Parsing C for fun and profit

On a hobby project I’m working I’m using pre-formatted binary data that’s loaded directly into memory, with optional pointer fixup. This is a very nice way to load your data as it keeps the runtime dead simple; just load everything in a single read.

I’m experimenting with various ways to create this binary data and right now Python is in the test bench. I had written a packaging library that allowed me to generate data for various C types, taking alignment and padding into consideration. Consider the following structure, detailing a bunch of data including a count and a pointer to the first element in an array:

struct foo {
    u32 flags;
    float x, y, z;
    u32 bar_count;
    const float *bar_data;
};

To create binary data in this format using my slab package in Python, I can do this:

bars = [1.0, 2.0, ...]
datum = Sequence([
    U32(flags),
    Float(1), Float(2), Float(3), # x y z
    U32(len(bars)),
    Pointer(Sequence([Float(x) for x in bars]))])
serialize(datum, ...) # create binary file

This is pretty neat and handles alignment and relocation points internally, but it is error-prone to maintain. So I looked into parsing the actual header to generate wrappers for the slab library. Looking around for parsers I ran into pycparser which seems like a very capable C parser.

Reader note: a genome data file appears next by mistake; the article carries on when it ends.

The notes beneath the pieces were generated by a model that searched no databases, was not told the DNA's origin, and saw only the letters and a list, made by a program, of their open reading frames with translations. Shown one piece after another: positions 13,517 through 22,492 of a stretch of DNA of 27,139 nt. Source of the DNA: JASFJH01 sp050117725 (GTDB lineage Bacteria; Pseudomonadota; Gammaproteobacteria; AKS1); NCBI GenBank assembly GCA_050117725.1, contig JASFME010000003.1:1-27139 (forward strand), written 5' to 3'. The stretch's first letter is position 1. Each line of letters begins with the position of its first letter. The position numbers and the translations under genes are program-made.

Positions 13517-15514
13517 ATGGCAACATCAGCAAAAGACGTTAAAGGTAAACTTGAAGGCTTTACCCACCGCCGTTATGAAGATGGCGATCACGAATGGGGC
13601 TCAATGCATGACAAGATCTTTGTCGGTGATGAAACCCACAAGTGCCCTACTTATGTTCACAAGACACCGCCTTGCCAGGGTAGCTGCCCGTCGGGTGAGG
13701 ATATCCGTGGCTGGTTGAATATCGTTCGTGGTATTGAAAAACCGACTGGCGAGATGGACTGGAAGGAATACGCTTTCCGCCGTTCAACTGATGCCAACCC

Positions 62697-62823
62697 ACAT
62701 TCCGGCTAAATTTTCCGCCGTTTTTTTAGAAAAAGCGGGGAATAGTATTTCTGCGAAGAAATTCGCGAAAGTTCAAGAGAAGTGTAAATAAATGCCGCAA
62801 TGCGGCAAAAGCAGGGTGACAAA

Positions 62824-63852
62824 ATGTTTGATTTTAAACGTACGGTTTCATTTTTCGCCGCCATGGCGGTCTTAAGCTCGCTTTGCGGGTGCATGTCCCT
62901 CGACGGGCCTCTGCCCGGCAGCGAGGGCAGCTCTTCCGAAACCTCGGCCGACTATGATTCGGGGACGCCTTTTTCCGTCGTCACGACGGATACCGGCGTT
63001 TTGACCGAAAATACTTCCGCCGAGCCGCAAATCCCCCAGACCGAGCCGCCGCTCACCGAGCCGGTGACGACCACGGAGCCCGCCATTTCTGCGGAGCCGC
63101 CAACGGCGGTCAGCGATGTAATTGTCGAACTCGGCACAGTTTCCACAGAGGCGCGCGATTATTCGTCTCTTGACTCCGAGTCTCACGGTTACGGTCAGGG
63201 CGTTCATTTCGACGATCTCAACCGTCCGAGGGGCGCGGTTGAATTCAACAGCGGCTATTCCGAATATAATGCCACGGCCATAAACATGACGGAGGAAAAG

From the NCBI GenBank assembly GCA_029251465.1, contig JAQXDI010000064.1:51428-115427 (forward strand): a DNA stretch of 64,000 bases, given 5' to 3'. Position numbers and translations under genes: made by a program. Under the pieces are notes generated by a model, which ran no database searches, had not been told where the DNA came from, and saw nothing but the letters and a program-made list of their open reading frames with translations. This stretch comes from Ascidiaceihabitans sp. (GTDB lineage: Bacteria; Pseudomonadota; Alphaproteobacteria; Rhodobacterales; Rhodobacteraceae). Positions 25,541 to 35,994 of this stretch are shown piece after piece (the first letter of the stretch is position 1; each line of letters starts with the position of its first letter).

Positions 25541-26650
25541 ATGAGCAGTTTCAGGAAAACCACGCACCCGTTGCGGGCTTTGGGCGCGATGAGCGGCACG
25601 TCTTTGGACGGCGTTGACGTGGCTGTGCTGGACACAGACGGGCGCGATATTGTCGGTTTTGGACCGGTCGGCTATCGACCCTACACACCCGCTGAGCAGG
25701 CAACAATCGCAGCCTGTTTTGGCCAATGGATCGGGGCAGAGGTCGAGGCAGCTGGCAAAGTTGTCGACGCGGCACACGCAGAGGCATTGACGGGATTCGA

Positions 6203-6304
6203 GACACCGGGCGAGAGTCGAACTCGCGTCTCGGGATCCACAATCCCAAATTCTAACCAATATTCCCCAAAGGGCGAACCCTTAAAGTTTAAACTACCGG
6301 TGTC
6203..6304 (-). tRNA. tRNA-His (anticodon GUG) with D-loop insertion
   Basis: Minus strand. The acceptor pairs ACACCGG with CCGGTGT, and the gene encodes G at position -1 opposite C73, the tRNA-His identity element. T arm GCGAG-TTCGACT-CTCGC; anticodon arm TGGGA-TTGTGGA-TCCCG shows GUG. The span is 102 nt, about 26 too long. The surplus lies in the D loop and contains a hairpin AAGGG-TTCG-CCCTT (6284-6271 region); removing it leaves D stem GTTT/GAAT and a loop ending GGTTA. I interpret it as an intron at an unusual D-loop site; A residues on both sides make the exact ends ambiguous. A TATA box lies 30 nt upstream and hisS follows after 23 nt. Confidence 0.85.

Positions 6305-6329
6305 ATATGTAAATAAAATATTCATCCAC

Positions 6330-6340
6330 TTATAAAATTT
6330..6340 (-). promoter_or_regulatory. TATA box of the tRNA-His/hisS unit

It was surprisingly easy to create and consume my header files with pycparser and I pieced together a dynamic setup so I can basically do this to generate the same data:

bars = [1.0, 2.0, ...]
pack = import_header('header.h' types = ('foo',))
datum = pack.foo(flags, 1, 2, 3, len(bars),
                    Pointer(Sequence([Float(x) for x in bars])))
serialize(datum, ...) # create binary file

This is a clear improvement in readability, and also in syntax checking as you will get errors from your tool whenever the header changes so the serialization code breaks. Say what you want about Python (I know I do!) but sometimes it is fantastic what you can achieve in a few hours of coding in it!

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